iOS - which parts of Qt are supported on iOS devices (especially QWebView)?
there are already demos working Qt-QML on iOS (iPhone or iPad) (using lighthouse)
These videos show simple QML games.
I know, QtGui is not supported by the Qt-port for iOS.
Is there a description about what is working on iOS and what don’t work?
It would be very interesting to know, if QWebView (within or without QML) is working?
Are some database-plugins or imageformats working?
Is there somewhere a list of supported parts of Qt on iOS?
Is there a description, which parts are planned to port to iOS?
P.S.: the “qt-iphone”-project seems to be dead or not officially supported by Qt…
There is general work being done in Qt 4.8 to ensure that it is iOS-compatible when it is released. There are two plugins being developed for Qt on iOS, but only one of them is currently open source. The open source plugin (aka. proof-of-concept UIKit plugin) was developed at Nokia, is (currently) part of Qt 4.8 and was discussed in a QtLabs blog post (in February?). That plugin however is only able to run simple QML apps and does not support more advanced features like auto-rotation, multi-touch, OpenGL, retina displays & widgets.
The other plugin (aka. Qt iOS plugin) is currently closed source, supports full Qt GUI with widgets, multi-touch, multi-threaded OpenGL, shader effects, Qt3D, Qt Scenegraph & parts of Qt Mobility. This is the plugin that was used to make some YouTube demo videos (in Oct/Nov last year) & was shown on the iPad at QtCS.
The Qt iOS plugin is currently being used to produce a trial-run application for submission to the Apple App Store, and more information etc. about that plugin will be made available once it has passed the App Store trial-run and can be considered for commercial application development.
PS. The qt-iphone project is unrelated to these efforts and will most likely never be able to be used to run QML on iOS (if it is in fact still being developed). The purpose of that project is to be able to use Qt to write native UIKit applications. The purpose of Lighthouse (and the iOS plugins for it) is to be able to build and run standard Qt applications on iOS.
Unfortunately, this Apple App Store rule gets in the way of using QtWebKit on iOS:
Making a custom version of QtWebkit that uses Apple’s underlying WebKit framework was considered, but according to QtWebKit developers, this is not going to be technically feasible.
At this point, it is looking like a custom QML item would need to be made that used iOS WebKit to render to a surface, which could then be used in QML…
@SumWon : Do you have any idee when you will able to have more information about your ios plugins : I suspect that a lot of people will be very interested : Do you plan to release a commercial version or an lgpl version ? will nokia allow to use the lgpl Qt licence to build Qt ios apps without buying a commercial version ?
I have a lot of interest in porting my apps to ios, and don’t know if I only have to wait for Qt ios :), or forget this and start objective C :(
I we have Qt for Meego, Android (Necessitas), and IOS, it can be a very good new start for Qt … forgetting 11 februar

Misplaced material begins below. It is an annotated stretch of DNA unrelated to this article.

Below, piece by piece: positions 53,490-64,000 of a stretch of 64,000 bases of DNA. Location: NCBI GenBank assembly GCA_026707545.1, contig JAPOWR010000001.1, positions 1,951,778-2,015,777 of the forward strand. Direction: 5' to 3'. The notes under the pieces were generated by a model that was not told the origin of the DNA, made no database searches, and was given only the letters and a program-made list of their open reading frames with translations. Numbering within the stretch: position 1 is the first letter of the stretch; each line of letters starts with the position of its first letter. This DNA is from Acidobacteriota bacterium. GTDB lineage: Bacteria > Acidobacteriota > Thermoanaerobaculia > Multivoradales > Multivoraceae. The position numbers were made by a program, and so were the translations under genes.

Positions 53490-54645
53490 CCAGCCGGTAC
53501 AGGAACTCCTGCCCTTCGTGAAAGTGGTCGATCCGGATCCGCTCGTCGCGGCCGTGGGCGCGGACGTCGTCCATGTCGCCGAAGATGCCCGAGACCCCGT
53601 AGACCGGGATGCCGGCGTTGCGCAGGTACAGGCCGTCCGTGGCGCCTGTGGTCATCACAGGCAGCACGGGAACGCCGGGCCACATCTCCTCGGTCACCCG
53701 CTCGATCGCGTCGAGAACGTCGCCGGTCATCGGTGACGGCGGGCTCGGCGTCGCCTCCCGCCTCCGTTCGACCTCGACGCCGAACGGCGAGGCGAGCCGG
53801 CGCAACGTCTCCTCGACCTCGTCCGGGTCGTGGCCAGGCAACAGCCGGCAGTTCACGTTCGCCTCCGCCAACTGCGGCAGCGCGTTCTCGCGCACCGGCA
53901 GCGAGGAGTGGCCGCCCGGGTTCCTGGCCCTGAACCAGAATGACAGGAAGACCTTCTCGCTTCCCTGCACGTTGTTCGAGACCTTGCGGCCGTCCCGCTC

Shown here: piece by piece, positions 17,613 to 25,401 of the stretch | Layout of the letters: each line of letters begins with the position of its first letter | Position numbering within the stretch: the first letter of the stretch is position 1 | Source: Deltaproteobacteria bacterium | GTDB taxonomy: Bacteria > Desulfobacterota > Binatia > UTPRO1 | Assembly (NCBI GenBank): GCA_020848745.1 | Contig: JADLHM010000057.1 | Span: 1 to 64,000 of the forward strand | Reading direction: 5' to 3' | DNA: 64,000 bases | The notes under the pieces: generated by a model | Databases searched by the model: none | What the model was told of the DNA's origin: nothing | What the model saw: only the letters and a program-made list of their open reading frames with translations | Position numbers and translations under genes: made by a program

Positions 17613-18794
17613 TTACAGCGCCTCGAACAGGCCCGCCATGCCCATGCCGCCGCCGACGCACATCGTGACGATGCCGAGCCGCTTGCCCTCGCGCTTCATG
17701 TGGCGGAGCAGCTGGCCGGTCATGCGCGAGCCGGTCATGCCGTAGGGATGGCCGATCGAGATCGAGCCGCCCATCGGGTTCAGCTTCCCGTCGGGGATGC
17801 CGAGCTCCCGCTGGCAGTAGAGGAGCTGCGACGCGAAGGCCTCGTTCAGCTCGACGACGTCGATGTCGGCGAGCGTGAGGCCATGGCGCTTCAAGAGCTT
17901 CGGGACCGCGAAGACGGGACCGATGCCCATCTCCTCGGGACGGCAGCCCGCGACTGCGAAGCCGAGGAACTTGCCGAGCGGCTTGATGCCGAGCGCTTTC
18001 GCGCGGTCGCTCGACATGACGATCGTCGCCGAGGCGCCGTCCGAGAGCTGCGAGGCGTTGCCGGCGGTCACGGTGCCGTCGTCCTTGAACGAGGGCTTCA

@ qtnext: I’m currently working on an app to put through the App Store approval process (even though I’ll have to yank it as soon as it gets approved due to Qt 4.8 still being under a Technology Preview license) – because really, the biggest and most important unknown with this project is whether it is possible to get App Store approval for a Qt/QML based app. The aim is to get all of this (and the work on the plugin – including Mobility) done by the time Qt 4.8 is officially released.
In terms of licensing, no decisions have been made as yet. I have significant development costs to recoup, and so will need to get some commercial licensees (or some other form of remuneration) before I would be prepared to make the work publicly available under an LGPL or similar license. I have been contributing iOS-specific changes to both Qt (4.8) and the UIKit (proof-of-concept) plugin, and that work is under the standard Qt license (and part of the current 4.8 master).
I have been developing the Qt iOS plugin with a commercial Qt license, and so obviously for myself and other Qt licensees there is no issue with the static linking of Qt. Whether or not it is possible to adhere to LGPL when using statically linked code is a legal grey area. Nokia has assured me that they would like Qt to be “Everywhere” and would not wish to test this aspect of LGPL in court – as long as the other terms of the license were adhered to and source code or linkable object code (for your application) was provided.
Now, I made a little StarWars game for iOS (with the open-source UIKit plugin) with images, animations and dynamically loaded (java)scripts.
(the movie is 8 MB large)
(a pure QML game)
So, the basics are working!!!
Have managed to embed Apple’s iOS WebKit into a QWidget, so there is a way forward for web content on Qt/iOS… :) Going to try to match the QWebView API as much as possible (for QUIWebView), but unfortunately it can’t be a 100% drop-in replacement (due to there not being an equivalent of QWebPage and QWebFrame on iOS)…